Foggy Ridge Cider creates its quintessential cider by paying homage to cider’s past and present. The origin of the cidery begins with heirloom American apples like Harrison, Graniwinkle and Roxbury Russett blended with traditional English and French varieties.
Diane Flynt started Foggy Ridge with her orchard in the Virginia Blue Ridge Mountains in 1997. Once the seeds were planted and apples harvested, she began to craft cider with modern fermentation techniques.
Continuing on the thread of tradition, the company does not add hops or oak to any of their ciders for a true cider with flavor focused on the apples uniqueness, acidic and bitter notes before they are pressed and fermented. Simply stated, the apples harvested from her orchard are grown for specific flavors.
The cidery has six ciders on the market including the First Fruit, Stayman Winesap Cider, Pippin Gold and Serious Cider, the latter being the featured cider in this unctuous recipe.
Chef Joe Sparatta of Heritage in Richmond, Virginia created this dish as a collaboration with the cidery, tribute to the season and divergence from the default of serving pork with cider, which Flynt believes to be rather common. The food also rings close to home for Flynt who was often served this southern delicacy during her childhood in Georgia.
Although the dish sounds sophisticated, it brings a sort of simply elegance with it as well. “Joe’s dish is a world of sophistication above the Southern home cooking we ate when I was a child, but his dish is simple enough for any home cook to prepare,” Flynt says.
Although a variety of ciders go with a variety of food, Flynt says this one suits the task it was given. “Sometimes a bone-dry, tart cider doesn’t drink so well on its own,” she says. “The fat and creaminess of this dish make a perfect pairing with an acidic, tannic dry cider.”
The pâté is a wonderful ode to the fall, winter and the upcoming holiday months to serve at any soiree, utilizing the season’s celebrated ingredients like traditional cider and spicy ginger.
Chicken Liver Pâté with Cider-Ginger Gelee
By Joe Sparatta
Chicken Liver Pâté:
2 pounds chicken livers (Ashley Farms recommended)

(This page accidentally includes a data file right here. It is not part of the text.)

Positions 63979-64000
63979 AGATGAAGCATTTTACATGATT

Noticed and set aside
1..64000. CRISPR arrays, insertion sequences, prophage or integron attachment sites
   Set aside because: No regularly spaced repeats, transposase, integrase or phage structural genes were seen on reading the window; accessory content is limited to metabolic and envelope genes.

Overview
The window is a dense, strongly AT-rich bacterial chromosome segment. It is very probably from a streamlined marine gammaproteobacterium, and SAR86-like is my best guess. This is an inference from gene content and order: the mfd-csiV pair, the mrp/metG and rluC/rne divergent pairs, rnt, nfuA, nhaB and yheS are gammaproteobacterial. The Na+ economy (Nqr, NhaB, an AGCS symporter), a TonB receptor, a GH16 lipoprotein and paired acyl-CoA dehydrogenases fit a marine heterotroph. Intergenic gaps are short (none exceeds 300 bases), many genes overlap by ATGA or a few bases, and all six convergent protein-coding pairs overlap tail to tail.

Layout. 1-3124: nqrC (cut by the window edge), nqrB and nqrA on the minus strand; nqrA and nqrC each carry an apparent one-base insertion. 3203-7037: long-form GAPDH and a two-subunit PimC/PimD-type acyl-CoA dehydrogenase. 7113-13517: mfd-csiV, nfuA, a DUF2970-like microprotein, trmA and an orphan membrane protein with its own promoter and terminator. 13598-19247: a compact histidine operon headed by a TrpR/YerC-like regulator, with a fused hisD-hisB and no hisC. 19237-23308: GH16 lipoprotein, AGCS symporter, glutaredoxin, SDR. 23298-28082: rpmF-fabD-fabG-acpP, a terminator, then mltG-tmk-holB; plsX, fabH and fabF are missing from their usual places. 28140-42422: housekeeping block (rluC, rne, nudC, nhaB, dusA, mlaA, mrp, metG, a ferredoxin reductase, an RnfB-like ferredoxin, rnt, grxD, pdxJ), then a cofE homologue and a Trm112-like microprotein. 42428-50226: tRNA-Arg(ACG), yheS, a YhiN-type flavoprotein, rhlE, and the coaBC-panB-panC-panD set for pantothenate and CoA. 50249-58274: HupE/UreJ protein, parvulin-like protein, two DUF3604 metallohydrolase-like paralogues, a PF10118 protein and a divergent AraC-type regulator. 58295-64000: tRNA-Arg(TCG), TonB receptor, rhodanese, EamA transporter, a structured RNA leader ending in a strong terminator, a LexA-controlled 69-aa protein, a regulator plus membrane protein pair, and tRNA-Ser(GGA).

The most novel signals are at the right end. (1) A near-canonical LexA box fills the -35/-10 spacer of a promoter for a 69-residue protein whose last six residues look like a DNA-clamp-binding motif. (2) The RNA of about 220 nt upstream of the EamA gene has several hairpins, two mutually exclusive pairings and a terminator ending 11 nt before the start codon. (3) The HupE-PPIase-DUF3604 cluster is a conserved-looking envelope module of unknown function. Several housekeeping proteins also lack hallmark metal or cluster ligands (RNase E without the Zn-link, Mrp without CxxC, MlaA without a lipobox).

1 cup whole milk
1 teaspoon olive oil
1 cup chopped Spanish onion
2 cloves garlic, finely chopped
3 ounces Foggy Ridge Serious Cider
1 teaspoon fine sea salt
2 tart Virginia apples (Granny Smith or Winesap), grated with peel
1 teaspoon raw sugar
½ teaspoon freshly ground black pepper
24 ounces cream cheese, softened to room temperature
Cider-Ginger Gelée (recipe follows)
2 sheets gelatin
8 ounces Foggy Ridge Serious Cider
½ tablespoon apple cider vinegar
1 teaspoon fresh ginger juice
2 teaspoons sugar
For the Chicken Liver Pâté:
- Place livers in medium mixing bowl and add enough milk to cover. Leave to soak for 24 hours.
- Drain livers well and pat dry. Set aside.
- Place oil in large sauté pan over medium-high heat until shimmering. Add onions and sauté for 5 minutes or until almost translucent. Add garlic and continue to cook for 1 more minute, being careful not to brown garlic.
- Add livers, cider, and salt and continue to cook until livers are firm and just cooked through, about 10 minutes. Add grated apple, sugar, and black pepper and continue to cook until apple is tender, about 5 minutes
- Transfer mixture to fine-mesh strainer and drain thoroughly. Discard liquid.
- Transfer mixture to blender, add cream cheese, and purée on high speed until very smooth. Taste and season as desired.
- Transfer to 4-ounce ramekins. Top with Cider-Ginger Gelée and refrigerate uncovered for 6 hours before serving.
- Place sheets of gelatin in bowl of cold water for 5 minutes, or until gelatin is soft and pliable.
- In the meantime, place cider, vinegar, ginger juice, and sugar in saucepan over medium heat.
- Remove softened gelatin from water, squeeze out excess water, and stir into warmed cider mixture until completely dissolved. Cool slightly.
- Pour thin sheet of gelée over top of each ramekin of chicken liver pâté.
Recipe courtesy of Foggy Ridge Cider.